I never win anything, so I didn't see the harm in putting the name "Ethel Merman" on my raffle slip.  The thought of Ethel Merman rustling around in there with the other plain Jane tickets was entertainment enough for me for the next ninety minutes.  I tried to get one of my co-workers to put Marilyn Monroe or Phyllis Diller on her ticket, but she wouldn't give in to peer pressure. The presenter, a no-nonsense-sweater-set-lady, started the session by explaining the raffle, pulling a ticket out of the bucket and announcing the winner, "Eeeth-al Merman,".  Unprepared for that outcome, my coworker, a dramatic sort, grabbed my arm, gasped loudly and yelled, "OH MY GOD! OH MY GOD!  ETHEL MERMAN!" and burst into hysterical laughter.  No one moved.  No one changed their expression.  No one said, "Ethel  Merman?".  I turned bright red and started to sweat. 
The presenter, who had obviously never heard of Ethel Merman, looked confused at my delirious coworker, still gasping and shaking my arm, and said matter-of-factly, "It's only school supplies.  You can go to the back table and pick out your prize, Ethel."  That did it.  I imagined Ethel herself, clad in a feather boa, strutting past the desks, scooping up ALLLL the school supplies, while belting out, "Everything's Coming Up Roses".  I started to giggle.  Trying to suppress it only made it worse because I started shaking silently, tears streaming down my cheeks, smudging my mascara. My coworker caught my silly, and we took turns being tossed around in our own personal hurricanes of boredom and laughter.  We were caught in Hurricane Ethel for the rest of the meeting and, true to form, she was a Category 5.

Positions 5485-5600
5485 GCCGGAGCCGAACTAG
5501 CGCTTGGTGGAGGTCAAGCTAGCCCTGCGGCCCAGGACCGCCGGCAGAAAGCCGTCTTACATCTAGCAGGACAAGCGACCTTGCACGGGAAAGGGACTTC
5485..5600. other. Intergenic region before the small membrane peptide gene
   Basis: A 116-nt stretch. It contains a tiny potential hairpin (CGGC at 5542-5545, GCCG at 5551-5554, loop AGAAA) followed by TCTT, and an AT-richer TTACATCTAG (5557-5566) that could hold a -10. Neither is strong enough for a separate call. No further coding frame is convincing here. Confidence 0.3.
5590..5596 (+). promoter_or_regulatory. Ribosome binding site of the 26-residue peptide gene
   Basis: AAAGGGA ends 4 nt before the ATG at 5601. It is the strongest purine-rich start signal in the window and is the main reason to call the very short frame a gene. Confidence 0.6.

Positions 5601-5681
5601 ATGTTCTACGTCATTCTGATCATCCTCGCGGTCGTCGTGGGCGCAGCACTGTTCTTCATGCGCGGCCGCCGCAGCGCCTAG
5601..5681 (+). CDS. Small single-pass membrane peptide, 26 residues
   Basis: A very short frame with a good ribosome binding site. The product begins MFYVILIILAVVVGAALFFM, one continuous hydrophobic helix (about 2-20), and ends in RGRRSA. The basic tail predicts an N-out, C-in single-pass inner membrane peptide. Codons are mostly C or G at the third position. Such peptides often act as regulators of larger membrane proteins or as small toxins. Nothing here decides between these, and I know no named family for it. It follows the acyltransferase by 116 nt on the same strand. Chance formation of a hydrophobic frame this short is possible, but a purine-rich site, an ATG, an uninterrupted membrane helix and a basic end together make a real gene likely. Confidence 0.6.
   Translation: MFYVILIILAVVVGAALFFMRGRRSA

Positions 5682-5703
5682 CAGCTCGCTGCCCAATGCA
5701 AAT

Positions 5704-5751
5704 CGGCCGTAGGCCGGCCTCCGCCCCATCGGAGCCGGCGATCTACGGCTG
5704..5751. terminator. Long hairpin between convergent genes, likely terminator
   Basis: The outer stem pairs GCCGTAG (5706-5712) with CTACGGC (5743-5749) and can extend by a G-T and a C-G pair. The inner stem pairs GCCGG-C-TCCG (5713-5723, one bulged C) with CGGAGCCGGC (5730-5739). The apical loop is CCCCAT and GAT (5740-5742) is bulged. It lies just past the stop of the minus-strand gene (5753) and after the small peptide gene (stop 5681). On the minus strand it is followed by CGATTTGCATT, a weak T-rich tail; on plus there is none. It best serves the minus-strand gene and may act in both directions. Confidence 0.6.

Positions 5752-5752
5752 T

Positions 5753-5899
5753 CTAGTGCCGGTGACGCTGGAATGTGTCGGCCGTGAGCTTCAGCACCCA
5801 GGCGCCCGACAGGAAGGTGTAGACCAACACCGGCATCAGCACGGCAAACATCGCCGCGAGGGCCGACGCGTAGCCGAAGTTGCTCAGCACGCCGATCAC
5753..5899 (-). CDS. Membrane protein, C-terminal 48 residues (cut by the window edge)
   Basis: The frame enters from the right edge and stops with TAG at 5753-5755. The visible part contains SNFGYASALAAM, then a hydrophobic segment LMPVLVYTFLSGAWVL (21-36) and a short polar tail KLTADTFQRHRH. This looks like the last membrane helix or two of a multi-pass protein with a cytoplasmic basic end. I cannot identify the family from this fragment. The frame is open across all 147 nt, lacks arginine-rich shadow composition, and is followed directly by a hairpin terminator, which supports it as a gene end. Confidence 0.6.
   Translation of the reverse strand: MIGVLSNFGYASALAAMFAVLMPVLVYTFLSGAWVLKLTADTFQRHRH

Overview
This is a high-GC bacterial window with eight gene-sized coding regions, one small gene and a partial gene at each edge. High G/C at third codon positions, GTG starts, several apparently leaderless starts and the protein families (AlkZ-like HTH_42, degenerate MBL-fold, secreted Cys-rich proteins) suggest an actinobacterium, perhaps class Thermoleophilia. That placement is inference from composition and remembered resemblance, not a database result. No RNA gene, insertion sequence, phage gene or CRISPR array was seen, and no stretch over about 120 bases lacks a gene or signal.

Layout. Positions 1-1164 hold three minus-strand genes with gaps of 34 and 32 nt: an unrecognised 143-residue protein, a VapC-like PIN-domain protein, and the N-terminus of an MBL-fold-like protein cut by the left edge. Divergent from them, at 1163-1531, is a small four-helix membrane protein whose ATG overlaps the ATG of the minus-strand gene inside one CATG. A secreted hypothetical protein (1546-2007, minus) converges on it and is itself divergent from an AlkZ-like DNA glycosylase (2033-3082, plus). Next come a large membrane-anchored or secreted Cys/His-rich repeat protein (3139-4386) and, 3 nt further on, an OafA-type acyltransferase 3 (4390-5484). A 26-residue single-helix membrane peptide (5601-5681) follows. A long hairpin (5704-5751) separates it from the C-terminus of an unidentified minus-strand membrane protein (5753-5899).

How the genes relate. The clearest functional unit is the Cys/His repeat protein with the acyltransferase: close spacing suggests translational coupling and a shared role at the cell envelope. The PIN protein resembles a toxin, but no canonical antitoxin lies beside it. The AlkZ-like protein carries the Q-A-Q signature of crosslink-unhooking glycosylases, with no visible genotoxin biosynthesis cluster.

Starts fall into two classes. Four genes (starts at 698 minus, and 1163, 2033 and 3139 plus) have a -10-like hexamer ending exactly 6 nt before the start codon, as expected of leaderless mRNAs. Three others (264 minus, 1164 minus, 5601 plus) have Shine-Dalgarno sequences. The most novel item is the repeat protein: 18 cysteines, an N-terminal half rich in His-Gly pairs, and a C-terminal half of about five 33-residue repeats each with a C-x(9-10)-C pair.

Thursday, August 18, 2011

Don't Call Me Ishmael

My husband and I are looking for a new place to live.